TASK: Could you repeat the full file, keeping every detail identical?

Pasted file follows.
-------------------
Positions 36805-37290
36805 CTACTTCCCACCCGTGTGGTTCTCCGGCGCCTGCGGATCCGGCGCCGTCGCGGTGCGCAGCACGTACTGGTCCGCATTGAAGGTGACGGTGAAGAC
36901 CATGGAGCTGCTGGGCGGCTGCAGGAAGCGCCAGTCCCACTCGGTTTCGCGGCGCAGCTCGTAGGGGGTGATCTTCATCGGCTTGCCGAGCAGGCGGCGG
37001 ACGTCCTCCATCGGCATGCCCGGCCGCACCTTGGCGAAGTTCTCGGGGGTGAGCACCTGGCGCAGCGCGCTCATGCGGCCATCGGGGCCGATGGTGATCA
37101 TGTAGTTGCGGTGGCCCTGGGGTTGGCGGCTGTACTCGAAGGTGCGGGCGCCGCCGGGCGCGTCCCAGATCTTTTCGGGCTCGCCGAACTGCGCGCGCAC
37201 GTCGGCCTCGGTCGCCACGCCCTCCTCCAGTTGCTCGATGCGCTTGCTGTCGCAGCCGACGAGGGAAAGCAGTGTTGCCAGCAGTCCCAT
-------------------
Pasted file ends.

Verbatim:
Positions 36805-37290
36805 CTACTTCCCACCCGTGTGGTTCTCCGGCGCCTGCGGATCCGGCGCCGTCGCGGTGCGCAGCACGTACTGGTCCGCATTGAAGGTGACGGTGAAGAC
36901 CATGGAGCTGCTGGGCGGCTGCAGGAAGCGCCAGTCCCACTCGGTTTCGCGGCGCAGCTCGTAGGGGGTGATCTTCATCGGCTTGCCGAGCAGGCGGCGG
37001 ACGTCCTCCATCGGCATGCCCGGCCGCACCTTGGCGAAGTTCTCGGGGGTGAGCACCTGGCGCAGCGCGCTCATGCGGCCATCGGGGCCGATGGTGATCA
37101 TGTAGTTGCGGTGGCCCTGGGGTTGGCGGCTGTACTCGAAGGTGCGGGCGCCGCCGGGCGCGTCCCAGATCTTTTCGGGCTCGCCGAACTGCGCGCGCAC
37201 GTCGGCCTCGGTCGCCACGCCCTCCTCCAGTTGCTCGATGCGCTTGCTGTCGCAGCCGACGAGGGAAAGCAGTGTTGCCAGCAGTCCCAT